Pharmacists: Salary Overview
Pharmacists dispense prescription medication to patients and advise them on how to safely use these prescriptions.
They are also qualified to conduct health and wellness screenings, conduct immunization, oversee the medication given to patients, and advise them on healthy lifestyle changes.
A pharmacist’s job description typically includes filling prescriptions, checking if the prescriptions will interact negatively with other drugs the patients take, instructing patients on how and when to take the medication, giving flu shots, completing insurance forms, and oversee the work of pharmacy technicians.
They are also responsible for keeping records and completing other administrative tasks, and teaching other healthcare professionals about the medication they should administer to patients.
Some pharmacists also create customized medication by compounding the ingredients themselves.
According to the Bureau of Labor Statistics, pharmacists held approximately 314,300 jobs in 2019 and were paid between less than $90,000 and more than $160,000 a year.
The median annual wage for this profession was $128,090 in May 2019 which means that half the workers in this profession earned less than this amount while half earned more.
Salaries vary based on a wide range of factors, including the pharmacist’s specialty, education, experience, industry, and region of employment.
Pharmacists can have different specialties.
Community pharmacists work in drug stores or independently owned pharmacies while clinical pharmacists work in hospitals, clinics, and other healthcare settings.
Consultant pharmacists provide advice to healthcare facilities or insurance providers on how to improve pharmacy services.
Other pharmacists work in the pharmaceutical industry in areas such as marketing, sales, revenue, and development.
Pharmacist Salary by Industry
According to the Bureau of Labor Statistics, 43% of all pharmacists were employed in pharmacies and drug stores in 2019.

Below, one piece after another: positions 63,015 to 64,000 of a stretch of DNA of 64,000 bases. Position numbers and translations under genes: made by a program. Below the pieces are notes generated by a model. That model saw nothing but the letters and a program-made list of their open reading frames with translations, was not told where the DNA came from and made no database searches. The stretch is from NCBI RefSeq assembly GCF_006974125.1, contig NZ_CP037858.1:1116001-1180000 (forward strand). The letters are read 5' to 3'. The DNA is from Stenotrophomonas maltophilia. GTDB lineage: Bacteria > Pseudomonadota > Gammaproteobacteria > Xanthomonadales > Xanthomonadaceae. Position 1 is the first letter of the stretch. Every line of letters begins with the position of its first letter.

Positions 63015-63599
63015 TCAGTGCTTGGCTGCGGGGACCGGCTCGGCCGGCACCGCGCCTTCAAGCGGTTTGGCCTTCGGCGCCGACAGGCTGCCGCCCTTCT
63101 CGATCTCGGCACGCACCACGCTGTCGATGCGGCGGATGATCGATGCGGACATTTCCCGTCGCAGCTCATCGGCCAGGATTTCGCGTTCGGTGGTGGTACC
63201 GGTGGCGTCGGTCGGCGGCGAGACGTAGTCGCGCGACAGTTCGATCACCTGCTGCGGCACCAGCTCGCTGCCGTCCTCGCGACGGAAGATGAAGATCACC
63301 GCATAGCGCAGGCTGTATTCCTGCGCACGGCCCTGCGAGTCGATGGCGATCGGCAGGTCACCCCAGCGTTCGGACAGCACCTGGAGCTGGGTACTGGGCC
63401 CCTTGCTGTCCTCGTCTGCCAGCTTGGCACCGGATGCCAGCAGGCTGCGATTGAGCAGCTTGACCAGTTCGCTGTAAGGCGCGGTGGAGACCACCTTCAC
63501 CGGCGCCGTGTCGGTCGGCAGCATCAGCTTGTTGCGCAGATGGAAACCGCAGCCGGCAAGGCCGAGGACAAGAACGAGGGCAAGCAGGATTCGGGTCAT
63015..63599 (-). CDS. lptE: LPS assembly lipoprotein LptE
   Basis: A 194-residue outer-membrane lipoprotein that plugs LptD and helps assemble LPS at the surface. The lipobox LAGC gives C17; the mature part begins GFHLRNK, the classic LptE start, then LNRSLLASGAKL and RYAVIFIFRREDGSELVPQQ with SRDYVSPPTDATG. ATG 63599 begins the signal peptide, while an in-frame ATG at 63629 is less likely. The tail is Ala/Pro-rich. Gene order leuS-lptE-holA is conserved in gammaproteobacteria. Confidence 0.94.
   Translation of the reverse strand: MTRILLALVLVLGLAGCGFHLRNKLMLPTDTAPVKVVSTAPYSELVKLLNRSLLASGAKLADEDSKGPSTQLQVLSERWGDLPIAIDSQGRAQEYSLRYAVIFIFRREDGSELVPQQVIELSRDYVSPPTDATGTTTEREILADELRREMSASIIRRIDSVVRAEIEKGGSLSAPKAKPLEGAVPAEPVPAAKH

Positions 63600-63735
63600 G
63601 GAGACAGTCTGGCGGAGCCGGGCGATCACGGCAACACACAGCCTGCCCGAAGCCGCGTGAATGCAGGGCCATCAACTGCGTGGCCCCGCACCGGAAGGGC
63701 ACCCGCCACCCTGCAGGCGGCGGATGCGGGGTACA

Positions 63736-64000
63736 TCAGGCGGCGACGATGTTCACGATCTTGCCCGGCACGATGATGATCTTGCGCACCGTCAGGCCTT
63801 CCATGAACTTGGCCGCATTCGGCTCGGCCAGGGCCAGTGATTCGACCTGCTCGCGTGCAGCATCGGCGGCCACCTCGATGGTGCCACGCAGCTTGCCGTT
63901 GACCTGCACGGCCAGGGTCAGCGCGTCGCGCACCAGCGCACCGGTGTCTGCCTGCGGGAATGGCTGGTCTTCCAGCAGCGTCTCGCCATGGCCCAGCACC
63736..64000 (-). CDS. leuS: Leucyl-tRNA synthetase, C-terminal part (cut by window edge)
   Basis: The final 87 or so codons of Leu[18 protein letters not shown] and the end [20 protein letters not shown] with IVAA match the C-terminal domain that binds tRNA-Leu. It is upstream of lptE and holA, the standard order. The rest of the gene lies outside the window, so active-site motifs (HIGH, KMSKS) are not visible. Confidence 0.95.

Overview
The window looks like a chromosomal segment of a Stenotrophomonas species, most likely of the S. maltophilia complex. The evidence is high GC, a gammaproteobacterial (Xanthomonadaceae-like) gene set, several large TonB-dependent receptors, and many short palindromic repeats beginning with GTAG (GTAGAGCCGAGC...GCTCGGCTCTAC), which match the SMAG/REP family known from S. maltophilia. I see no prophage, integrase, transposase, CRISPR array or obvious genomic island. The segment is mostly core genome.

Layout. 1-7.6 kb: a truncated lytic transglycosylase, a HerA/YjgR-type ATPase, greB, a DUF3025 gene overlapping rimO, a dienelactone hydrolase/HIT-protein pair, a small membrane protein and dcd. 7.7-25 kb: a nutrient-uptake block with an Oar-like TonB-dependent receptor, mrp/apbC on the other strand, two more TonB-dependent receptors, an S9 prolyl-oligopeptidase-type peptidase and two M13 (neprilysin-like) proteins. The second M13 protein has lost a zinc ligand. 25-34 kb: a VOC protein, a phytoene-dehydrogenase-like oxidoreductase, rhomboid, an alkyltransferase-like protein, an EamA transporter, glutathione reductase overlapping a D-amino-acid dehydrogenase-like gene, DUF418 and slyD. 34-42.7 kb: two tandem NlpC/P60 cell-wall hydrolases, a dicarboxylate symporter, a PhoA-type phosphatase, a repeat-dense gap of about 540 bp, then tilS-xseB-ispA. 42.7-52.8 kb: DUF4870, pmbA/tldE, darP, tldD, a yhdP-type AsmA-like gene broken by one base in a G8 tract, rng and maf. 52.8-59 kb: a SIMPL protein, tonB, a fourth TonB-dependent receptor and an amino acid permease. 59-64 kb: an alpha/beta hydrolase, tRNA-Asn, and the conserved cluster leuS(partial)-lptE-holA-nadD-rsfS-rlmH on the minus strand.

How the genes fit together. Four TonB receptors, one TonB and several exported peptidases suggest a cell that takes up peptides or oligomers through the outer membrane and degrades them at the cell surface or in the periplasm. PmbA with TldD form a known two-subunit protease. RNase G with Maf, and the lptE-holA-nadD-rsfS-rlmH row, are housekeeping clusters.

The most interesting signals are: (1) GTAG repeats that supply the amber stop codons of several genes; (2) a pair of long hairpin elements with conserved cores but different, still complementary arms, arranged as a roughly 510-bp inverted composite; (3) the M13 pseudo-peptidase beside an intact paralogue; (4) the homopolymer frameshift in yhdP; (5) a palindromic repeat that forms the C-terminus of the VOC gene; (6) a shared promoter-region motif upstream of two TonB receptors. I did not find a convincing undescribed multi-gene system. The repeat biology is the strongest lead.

Hospitals hired approximately 26% of all pharmacists while food and beverage stores hired 8% of pharmacists.
Approximately 6 percent of all pharmacists worked in general merchandise stores.
Pharmacists who worked for general merchandise stores earned, a median of $136,320 a year while those employed by food and beverage stores earned around $132,750 a year.
Hospitals paid pharmacists, a median salary of $129,740 a year while pharmacists who worked for pharmacies and drug stores earned around $125,910 per year.
The highest average annual salary was reported by pharmacists who worked in outpatient care centers, a field that hired 6,640 pharmacists as of May 2019.
Pharmacists employed in this sector earned, on average, $143,150 a year.
Finding employment in a higher-paying position can be tough and having a few years of experience or holding a certificate in a specific area of expertise, such as infectious diseases pharmacy, nutrition support pharmacy, pharmacotherapy, psychiatric pharmacy, or pediatric pharmacy offered by the Board of Pharmacy Specialties can increase your payment prospects.
Bonuses and Other Benefits
Many employers try to motivate pharmacists by offering bonuses, commission, and profit-sharing.
According to a report published by payscale.com in May 2020, on average, pharmacists earned $2,390 a year in bonuses, $997 in commission, and $3,435 in profit sharing.
These numbers vary depending upon the pharmacist’s level of skills, education, experience, and the company’s performance.
The same report shows that pharmacists can earn up to $5,000 a year in commission, between $862-$8,000 in profit sharing, and between $506-$10,000 in bonuses.
Job Prospects for Pharmacists
According to the Bureau of Labor Statistics, employment for pharmacists is projected to show little or no change in the following decade.
Job opportunities, however, vary depending upon the industry and the region.
Demand for pharmacists is projected to increase in hospitals, clinics, and other healthcare settings where they will oversee the medication patients receive.
Employment for pharmacists in pharmacies and drug stores is projected to decline because many patients prefer to order their medication online and pharmacy technicians begin to have a more important role in pharmacy operations.
* Based on information from the May 2019 salary report from the BLS. The figures represent accumulated data for all states of employment for Pharmacists. BLS data represents averages and medians for workers at all levels of education and experience. This data doesn't represent starting salaries.
* Employment conditions in your area may vary.